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NDSU IT Security

 

Alert!!!

 

LinkedIn Introduces Intro, allows them to read all your e-mail

LinkedIn the Online Social Networking site for business has recently introduced a new feature for the iPhone. Aside from integrating itself within the iPhone e-mail system, this new service claims to be a security feature by reading your email and then attaching a banner to your messages saying that the sender of your message is in your LinkedIn network.  There are many features like this that already exist, however, what is different in this instance is that your email goes through LinkedIn’s server first and not through an app on your phone.  LinkedIn has historically had problems with password control and have been implicated in a class action lawsuit with regard to e-mail hacking.

Please do not enable Intro on your phones, if you have please disable and change passwords for your NDSU credentials.

 

http://www.forbes.com/sites/jameslyne/2013/10/25/linkedin-intro-hack-here-for-juicy-data/

This year marks the 10th anniversary of the National Cyber Security Awareness Month put on by Department of Homeland Security and theNational Cyber Security Alliance.  The goal of which is to increase awareness of security problems and solutions to the general public.  Each day this month we will be posting a cyber-security tip on our page.  Please Share these tips and if nothing else follow a few of them.

October 30, 2013

Chrome, Firefox, Internet Explorer, Safari, whatever, they are all the same right, they just get the Internet to my eyes so why should I use one over the other?

The first browser was invented in 1990 and its name was WorldWideWeb, and thus the www before most Internet addresses, it was not until 1993 and Netscape came along that web browsing really started to take off. With the browser wars and Apple resurging in popularity did differences in browsers really start to take on a difference of opinions in the security community.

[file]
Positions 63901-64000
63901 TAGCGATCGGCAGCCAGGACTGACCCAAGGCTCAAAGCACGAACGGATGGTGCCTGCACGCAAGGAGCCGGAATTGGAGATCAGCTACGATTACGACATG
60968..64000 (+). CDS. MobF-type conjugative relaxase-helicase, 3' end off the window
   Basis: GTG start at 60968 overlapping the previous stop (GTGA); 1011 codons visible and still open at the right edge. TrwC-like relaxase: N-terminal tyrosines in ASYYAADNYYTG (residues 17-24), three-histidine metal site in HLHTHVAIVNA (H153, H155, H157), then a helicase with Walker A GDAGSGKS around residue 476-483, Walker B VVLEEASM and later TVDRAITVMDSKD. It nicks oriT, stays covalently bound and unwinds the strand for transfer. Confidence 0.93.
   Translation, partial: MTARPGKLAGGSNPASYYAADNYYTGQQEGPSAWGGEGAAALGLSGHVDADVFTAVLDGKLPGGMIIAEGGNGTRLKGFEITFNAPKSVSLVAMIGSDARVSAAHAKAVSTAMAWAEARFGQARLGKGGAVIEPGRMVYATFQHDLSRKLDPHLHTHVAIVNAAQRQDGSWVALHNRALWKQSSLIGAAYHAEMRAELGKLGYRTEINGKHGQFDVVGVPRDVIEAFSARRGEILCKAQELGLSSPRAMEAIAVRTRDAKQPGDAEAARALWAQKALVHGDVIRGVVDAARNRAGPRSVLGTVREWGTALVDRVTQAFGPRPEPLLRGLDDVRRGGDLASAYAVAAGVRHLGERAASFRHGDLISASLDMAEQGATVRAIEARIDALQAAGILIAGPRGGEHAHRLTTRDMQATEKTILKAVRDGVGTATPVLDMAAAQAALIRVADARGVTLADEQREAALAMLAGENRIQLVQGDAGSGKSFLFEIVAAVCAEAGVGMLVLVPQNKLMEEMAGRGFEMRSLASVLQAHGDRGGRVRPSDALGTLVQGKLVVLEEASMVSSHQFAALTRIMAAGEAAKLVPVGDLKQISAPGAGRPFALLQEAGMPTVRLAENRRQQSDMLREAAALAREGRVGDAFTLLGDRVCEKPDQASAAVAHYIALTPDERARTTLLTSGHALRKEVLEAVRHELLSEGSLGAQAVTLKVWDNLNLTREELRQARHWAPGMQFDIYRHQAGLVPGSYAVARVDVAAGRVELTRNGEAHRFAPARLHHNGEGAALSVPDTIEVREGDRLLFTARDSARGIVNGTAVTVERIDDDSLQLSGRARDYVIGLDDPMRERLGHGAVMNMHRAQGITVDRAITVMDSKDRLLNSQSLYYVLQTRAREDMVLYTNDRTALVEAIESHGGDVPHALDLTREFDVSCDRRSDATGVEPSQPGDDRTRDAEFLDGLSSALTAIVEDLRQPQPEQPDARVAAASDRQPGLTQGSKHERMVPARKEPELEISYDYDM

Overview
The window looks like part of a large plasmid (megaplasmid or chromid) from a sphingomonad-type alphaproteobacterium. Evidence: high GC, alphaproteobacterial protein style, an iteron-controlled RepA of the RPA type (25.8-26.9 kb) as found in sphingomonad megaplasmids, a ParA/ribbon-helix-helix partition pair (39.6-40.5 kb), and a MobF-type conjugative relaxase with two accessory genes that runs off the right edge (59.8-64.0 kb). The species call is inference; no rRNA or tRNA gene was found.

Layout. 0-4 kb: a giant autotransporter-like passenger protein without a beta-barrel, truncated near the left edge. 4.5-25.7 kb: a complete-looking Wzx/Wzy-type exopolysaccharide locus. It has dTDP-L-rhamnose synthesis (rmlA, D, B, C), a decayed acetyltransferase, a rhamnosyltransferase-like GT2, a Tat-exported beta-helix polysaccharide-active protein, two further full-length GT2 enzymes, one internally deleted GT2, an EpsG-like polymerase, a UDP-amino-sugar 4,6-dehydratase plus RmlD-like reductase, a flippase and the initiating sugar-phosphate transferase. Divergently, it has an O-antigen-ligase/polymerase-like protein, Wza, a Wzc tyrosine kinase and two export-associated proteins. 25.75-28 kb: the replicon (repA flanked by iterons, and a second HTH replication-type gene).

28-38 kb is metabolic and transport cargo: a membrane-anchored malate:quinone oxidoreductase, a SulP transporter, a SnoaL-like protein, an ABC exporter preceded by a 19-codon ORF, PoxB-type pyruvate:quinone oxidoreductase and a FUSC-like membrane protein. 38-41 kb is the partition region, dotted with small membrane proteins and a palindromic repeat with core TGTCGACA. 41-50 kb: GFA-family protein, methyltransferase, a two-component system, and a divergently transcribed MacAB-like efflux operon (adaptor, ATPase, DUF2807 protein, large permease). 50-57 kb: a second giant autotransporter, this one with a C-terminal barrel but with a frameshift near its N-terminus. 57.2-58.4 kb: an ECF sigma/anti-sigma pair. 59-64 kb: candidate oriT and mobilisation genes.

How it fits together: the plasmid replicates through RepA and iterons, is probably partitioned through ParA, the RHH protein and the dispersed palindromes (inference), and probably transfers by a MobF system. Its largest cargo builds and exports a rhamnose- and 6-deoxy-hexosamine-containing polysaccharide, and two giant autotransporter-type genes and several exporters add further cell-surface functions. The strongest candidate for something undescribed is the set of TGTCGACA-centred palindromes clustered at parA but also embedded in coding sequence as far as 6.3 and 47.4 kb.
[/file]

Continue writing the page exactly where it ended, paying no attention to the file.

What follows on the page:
Browsers essentially take computer machine code and make it available for people to read it, and being written by people to do this, naturally there have been mistakes in the way the browser was written or even essential designs into how the browser interacts with the underlying operating system. Thus the entrance of browser exploits. There have been some very bad browser exploits that allow operating system level commands to be run on a computer from a webpage, and most modern browsers have run into these problems.

So, which one do you use and trust? Ultimately, its your choice, however, there are a few caveats I’ll put on here.  When you are using an Internet browser:

·         Be Up To Date – Use the latest version of your browser software and keep it up to date.

·         Be Careful What You Click On – All the security locks in the world are not going to do you any good if you let the bad guys in the front door.

·         Be Vigilant – Read the warnings that a browser gives you, find out why you have a broken key icon on some page, why does my toolbar flash yellow, what does a certificate error mean.

·         Keep Your Helper Applications Up To Date As Well – Third party applications like Java make the Internet appear the way it does, but also can allow some bad stuff to happen if they are old.

These tips should keep your Internet experience a little bit safer and keep the content that you wish to view in your field of vision.

 

http://www.us-cert.gov/publications/securing-your-web-browser

SANS Securing the Human

Educause Security Awareness

 

 

NDSU IT Security Updates

August 26, 2014

Smartphone Shared Memory Vulnerability Found.

A Vulnerability in the barrier between applications and operating systems has been found in Android, Windows Phone, and iOS devices.  This vulnerability could allow an attacker to track user activity over time on a mobile device through the use of specially crafted app that a user installs on their device.

http://www.net-security.org/secworld.php?id=17284


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North Dakota State University
IT Help Desk Phone: +1 (701) 231-8685
Administrative Calls Only: +1 (701) 231-7961 / Fax: (701) 231-8541
Campus address: Quentin Burdick Building 206
Physical/delivery address: 1320 Albrecht Blvd, Fargo, ND 58102
Mailing address: NDSU Dept. 4510 / PO Box 6050 / Fargo, ND 58108-6050
Page manager: Information Technology Services

Last Updated: Tuesday, January 10, 2012